Once you have a digital back, your system becomes even more versatile with the Hasselblad. It can swap between digital capture, B&W, and Color film in a couple of seconds. It provides even more focus zone control than FF. All of the system accessories available for the Leica reflex cameras once upon a time are also available for the Hasselblad V system cameras ... bellows, extension tubes, focusing screens, etc etc. Add the new 907x stub body to your kit, and you then have access to the current Hasselblad XCD system auto-focus lenses, which to a one are outstanding quality. Add Leica M and R lens adapters to that, and you can also shoot with your existing Leica lens gear ... most will cover at least the 33x33 square crop nicely, some will cover the 33x44 full frame beautifully.

What are the downsides? Cost, bulk of the system, ... the usual. Speaking of cost now, the complete Hasselblad 907x Special Edition includes everything needed (907x stub body, CFV50C II back, various essential accessories and battery) but a lens and is priced at $7500. The back is the same one that I can buy standalone for my 500CM. That price is very similar to what I paid for a Leica SL or M-D body.

So in some senses, it's the same thing as buying a high-end 50Mpixel Leica, and in some ways it's not. I want it for the versatility with lenses and with doing ultra wide with some focus zone control ... that's the bugaboo of using small formats for ultra wide ... and because the back will lend new life to my often neglected Hasselblad 500CM outfit.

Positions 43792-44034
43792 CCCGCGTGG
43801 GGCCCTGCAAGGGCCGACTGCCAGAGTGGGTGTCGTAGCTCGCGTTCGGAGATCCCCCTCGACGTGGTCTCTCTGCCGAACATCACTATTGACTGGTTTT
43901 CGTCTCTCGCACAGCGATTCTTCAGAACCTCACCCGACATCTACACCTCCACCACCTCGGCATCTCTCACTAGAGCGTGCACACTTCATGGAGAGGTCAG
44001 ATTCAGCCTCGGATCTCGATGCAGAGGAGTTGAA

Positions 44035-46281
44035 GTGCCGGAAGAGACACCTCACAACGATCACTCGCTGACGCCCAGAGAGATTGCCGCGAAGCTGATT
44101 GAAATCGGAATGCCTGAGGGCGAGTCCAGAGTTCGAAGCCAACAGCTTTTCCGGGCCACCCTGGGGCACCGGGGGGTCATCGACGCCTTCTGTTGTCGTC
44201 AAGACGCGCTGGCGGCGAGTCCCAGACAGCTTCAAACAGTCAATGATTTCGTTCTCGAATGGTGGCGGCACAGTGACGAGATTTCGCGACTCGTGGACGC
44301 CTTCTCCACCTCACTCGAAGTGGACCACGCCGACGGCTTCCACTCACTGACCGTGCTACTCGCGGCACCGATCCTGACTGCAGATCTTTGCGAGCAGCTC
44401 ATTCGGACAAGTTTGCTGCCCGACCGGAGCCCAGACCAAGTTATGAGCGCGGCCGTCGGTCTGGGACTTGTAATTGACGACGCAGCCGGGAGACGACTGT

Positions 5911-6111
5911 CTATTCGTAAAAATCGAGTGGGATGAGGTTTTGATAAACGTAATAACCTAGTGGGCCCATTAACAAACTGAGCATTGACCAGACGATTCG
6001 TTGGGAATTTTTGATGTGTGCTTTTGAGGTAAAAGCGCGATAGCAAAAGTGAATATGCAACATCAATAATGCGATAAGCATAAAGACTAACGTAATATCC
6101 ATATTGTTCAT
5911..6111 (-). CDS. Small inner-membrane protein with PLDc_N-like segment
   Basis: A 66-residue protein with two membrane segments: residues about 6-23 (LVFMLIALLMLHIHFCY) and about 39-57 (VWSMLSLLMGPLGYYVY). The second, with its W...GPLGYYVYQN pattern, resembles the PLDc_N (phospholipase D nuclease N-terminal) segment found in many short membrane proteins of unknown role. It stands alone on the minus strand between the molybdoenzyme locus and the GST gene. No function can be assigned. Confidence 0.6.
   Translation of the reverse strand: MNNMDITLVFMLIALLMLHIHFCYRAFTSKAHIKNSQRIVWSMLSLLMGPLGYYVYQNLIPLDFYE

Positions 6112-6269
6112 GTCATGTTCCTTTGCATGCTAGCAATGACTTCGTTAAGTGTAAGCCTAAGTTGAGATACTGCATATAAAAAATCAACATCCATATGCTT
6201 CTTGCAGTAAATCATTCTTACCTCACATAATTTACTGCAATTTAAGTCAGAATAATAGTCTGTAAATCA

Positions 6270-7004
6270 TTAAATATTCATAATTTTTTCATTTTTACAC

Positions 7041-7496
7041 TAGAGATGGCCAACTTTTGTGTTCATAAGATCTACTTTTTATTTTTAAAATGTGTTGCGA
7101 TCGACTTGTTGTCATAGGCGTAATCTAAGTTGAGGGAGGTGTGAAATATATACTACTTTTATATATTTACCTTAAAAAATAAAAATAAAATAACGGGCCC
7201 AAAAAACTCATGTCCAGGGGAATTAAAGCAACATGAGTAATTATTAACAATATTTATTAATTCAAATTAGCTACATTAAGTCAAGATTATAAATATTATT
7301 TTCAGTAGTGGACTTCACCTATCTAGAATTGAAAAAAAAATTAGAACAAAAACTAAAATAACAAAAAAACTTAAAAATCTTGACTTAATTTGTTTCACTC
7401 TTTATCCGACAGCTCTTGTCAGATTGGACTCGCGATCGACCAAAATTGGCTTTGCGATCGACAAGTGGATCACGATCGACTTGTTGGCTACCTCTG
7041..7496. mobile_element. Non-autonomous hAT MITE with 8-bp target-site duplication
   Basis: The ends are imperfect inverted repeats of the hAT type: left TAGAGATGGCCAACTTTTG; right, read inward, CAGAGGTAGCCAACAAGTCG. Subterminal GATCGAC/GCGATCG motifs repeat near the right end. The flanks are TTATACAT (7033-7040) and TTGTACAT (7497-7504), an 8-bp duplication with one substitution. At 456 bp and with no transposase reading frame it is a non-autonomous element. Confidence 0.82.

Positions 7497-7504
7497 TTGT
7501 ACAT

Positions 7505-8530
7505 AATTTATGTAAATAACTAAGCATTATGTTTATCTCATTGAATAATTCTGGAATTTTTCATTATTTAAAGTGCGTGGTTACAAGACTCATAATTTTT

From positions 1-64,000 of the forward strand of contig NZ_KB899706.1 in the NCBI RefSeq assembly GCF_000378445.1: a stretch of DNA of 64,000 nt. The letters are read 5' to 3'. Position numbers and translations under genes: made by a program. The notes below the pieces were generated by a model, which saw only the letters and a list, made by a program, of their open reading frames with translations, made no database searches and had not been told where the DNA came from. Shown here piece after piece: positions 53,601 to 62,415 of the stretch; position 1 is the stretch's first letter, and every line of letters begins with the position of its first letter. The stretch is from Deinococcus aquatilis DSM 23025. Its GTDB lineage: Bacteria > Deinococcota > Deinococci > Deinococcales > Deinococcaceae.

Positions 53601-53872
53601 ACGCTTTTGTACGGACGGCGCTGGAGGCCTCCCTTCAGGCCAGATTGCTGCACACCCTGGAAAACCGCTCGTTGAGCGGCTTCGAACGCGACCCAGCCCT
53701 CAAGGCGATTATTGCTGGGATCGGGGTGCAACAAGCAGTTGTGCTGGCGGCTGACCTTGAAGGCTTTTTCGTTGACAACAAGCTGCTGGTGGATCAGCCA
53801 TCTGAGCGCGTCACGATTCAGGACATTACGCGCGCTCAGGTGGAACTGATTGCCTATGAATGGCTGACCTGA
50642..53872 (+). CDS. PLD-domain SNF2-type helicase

G

RichC 09-06-2019 15:56

Quote:

Originally Posted by KM-25 (Post 2910716)
I have the 50c back for my V system [...] Like any gear purchase, it is a highly personal choice and not always apples to apples. I bought the back after I demoed it and found it to have more color range and tonal nuance than my Nikon D810 at the time and it still does over my D850 and Z7, not by a lot but by enough to justify it for what it's special role is.

Exactly! See link for proof: https://srussenschuck.com/full-frame...medium-format/

Ko.Fe. 09-06-2019 16:15

What this comparison has to do with photography?
Need you family portraits at the best; use MF.
Want to try to get decent shot on the street, use Leica.